Alexander Pym, M.D., Ph.D.
Soon after earning his medical degree, Alexander Pym left his home in London to work in a rural hospital in KwaZulu-Natal. From 1992 to 1994, he was in charge of tuberculosis (TB) control for the hospital’s district of Nqutu. He also launched the hospital’s first voluntary HIV testing program.
“I was there just as the HIV/TB epidemic was launching off,” Pym says. At the time, only about 2% of the patients were infected with HIV. Today, he says, hospitals in KwaZulu-Natal face HIV infection rates more like 35% to 40%. And TB and HIV are tightly intertwined. Pym and his research colleagues at K-RITH will be studying the deadly intersection between these two infectious diseases.
When Pym returned to London in 1994 to continue his medical training, he worked on some of the first clinical trials of triple therapy for HIV. Until then, HIV was treated with a combination of two drugs. “It worked a bit, but it essentially failed to suppress HIV,” he says. “With triple therapy, for the first time we could see patients actually getting better and remaining well. That showed me that clinical trials and clinical medicine could really have a big impact on treatment.” Pym went on for a Ph.D. at the Institut Pasteur in Paris, where he continued his focus on TB, studying the tuberculosis vaccine BCG and the genetic mutations that make the bacterium that causes TB, Mycobacterium tuberculosis, resistant to antibiotics.
Pym was drawn back to South Africa in 2006, where he worked at the Tuberculosis Research Unit of the South African Medical Research Council in Durban. “I really felt I wanted to study HIV/TB in an area of the world that was worst affected,” he says. Things were much worse than in the early 90s. “I was astonished to find quite how dramatic the TB/HIV epidemic had become.” Durban has some of the highest rates of TB and HIV infection in the world.
Pym’s aim is to improve treatment for TB and HIV, by testing new drugs and finding better ways of combining existing drugs. People infected with HIV take three drugs for the rest of their lives. TB treatment lasts six months and includes four drugs. When people with both infections are taking seven drugs a day, they face difficulties adhering to the drug regimen as well as an unhealthy pile up of side effects and dangerous drug-drug interactions.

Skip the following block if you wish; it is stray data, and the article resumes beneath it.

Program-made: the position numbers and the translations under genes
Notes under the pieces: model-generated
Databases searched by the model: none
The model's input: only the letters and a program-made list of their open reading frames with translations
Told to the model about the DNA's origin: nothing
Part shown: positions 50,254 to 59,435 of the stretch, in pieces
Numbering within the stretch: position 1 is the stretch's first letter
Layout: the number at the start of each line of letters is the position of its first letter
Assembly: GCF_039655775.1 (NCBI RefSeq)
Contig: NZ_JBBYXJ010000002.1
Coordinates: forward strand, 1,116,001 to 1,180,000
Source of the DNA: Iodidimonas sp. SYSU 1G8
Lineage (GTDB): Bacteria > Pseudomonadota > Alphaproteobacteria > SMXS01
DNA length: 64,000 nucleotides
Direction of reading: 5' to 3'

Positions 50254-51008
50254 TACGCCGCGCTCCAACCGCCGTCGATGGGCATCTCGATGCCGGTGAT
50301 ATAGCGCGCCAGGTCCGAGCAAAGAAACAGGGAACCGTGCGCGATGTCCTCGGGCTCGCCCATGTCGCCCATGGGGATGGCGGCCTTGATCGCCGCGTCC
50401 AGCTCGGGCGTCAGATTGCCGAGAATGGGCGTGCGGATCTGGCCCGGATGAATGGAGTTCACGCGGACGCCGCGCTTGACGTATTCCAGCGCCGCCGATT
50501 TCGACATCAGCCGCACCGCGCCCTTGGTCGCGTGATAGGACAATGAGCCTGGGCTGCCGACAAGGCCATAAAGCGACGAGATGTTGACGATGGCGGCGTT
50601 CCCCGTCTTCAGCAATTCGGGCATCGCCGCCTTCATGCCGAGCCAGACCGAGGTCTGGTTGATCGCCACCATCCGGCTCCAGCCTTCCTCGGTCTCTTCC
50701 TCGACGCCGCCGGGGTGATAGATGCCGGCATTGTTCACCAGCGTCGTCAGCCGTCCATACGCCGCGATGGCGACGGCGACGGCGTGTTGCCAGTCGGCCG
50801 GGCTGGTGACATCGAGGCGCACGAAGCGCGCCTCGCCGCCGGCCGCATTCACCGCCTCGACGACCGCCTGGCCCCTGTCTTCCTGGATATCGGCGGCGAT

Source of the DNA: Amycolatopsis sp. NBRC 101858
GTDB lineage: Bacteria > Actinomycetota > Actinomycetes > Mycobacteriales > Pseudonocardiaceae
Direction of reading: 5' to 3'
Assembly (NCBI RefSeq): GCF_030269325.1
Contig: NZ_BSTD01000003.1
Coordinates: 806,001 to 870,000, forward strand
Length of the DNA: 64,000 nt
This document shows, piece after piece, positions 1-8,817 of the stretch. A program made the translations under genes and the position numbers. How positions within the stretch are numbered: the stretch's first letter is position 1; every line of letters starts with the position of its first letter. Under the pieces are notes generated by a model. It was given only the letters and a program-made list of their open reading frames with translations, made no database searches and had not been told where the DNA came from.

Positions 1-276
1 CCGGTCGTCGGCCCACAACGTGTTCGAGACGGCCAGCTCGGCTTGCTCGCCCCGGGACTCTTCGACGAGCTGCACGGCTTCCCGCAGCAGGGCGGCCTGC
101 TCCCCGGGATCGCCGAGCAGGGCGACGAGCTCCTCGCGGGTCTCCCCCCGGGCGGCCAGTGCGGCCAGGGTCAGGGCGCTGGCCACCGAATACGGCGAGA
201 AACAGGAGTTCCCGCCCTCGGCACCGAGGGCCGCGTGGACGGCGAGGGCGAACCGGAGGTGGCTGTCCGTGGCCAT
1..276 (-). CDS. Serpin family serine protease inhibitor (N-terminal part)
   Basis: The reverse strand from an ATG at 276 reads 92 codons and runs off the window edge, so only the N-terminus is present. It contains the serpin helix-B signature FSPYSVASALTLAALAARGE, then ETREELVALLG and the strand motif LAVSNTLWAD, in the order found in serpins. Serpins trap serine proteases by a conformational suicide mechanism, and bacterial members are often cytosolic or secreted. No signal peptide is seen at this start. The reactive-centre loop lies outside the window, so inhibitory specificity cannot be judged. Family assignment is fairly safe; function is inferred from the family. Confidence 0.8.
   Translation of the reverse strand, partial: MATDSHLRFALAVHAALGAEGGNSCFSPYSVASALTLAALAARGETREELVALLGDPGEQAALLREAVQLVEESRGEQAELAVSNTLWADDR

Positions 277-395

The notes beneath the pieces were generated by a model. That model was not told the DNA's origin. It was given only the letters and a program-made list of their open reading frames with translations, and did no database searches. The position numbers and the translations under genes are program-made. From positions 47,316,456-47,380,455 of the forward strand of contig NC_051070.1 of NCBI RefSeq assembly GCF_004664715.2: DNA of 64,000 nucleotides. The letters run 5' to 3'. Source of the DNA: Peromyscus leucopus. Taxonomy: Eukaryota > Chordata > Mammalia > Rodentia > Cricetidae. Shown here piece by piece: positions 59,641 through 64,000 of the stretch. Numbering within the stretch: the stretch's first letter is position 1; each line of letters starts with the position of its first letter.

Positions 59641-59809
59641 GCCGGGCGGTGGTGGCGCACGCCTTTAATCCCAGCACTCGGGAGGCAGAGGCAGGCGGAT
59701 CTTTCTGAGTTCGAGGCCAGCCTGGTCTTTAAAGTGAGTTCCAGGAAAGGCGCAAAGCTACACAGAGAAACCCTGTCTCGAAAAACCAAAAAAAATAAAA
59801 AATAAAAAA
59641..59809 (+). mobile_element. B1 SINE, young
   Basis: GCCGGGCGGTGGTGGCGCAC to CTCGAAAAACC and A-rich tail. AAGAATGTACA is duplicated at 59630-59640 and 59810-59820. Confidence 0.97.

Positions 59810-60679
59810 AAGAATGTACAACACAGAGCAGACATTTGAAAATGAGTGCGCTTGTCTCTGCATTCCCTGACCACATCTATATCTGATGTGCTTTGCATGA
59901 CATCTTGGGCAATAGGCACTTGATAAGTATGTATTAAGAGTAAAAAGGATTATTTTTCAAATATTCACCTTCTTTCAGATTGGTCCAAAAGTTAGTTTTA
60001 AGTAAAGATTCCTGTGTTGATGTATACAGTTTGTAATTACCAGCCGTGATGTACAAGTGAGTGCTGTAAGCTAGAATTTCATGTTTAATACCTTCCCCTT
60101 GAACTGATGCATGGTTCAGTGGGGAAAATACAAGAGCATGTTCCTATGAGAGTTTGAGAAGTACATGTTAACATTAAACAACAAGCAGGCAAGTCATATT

At K-RITH, Pym will continue working on clinical trials and will delve into the basic biology of TB infection. He wants to know why it takes multiple drugs six months to kill M. tuberculosis. All but a handful of TB cells are killed in the first couple of weeks of treatment, but a tiny number of cells hold on for another five and a half months before the drugs take effect.
“I’m very excited to join K-RITH because now I can really focus on understanding why it takes six months to treat TB,” Pym says. He also hopes to develop better ways to determine if treatment is working. Today, clinical trials must run for two or three years before researchers can be sure a treatment has an effect; using the new facilities at K-RITH, Pym hopes to find a way to speed those studies along.
“Being part of a state-of-the-art scientific institute equipped with cutting-edge technology [in South Africa] enables someone like me to really study the human biology and its relation to TB and HIV at the site of the problem,” he says. “There’s no real parallel for K-RITH anywhere in the world.”
Interested in working with Dr. Pym as a postdoctoral fellow? E-mail email@example.com.
- B.A., Trinity College, Cambridge University
- MRCP, Imperial College School of Medicine
- MB BChir., University College Hospital School of Medicine
- Ph.D., University of Liverpool
- Rifabutin Pharmacokinetic Trials Scientific Advisory Board (Chairperson)
- TMC207 expanded access and compassionate release program Advisory Board (Member)
- NIAID/DAIDS Co-Infections and Complications Data and Safety Monitoring Board (Member)
- Systematic genetic nomenclature for type VII secretion systems. PLoS Pathogens
- The diarylquinoline TMC207 for multidrug-resistant tuberculosis. New England Journal of Medicine
- Are survey based estimates of the burden of drug resistant TB too low? Insight from a simulation study. PLoS ONE
- Nobuhle Mhlamvu, Masters Student
- Lynne de Welzen, Masters Student
- Kashmeel Maharaj, Laboratory Technologist
- Pamla Govender, Laboratory Technologist
- Vanisha Munsamy, Laboratory Technician, firstname.lastname@example.org
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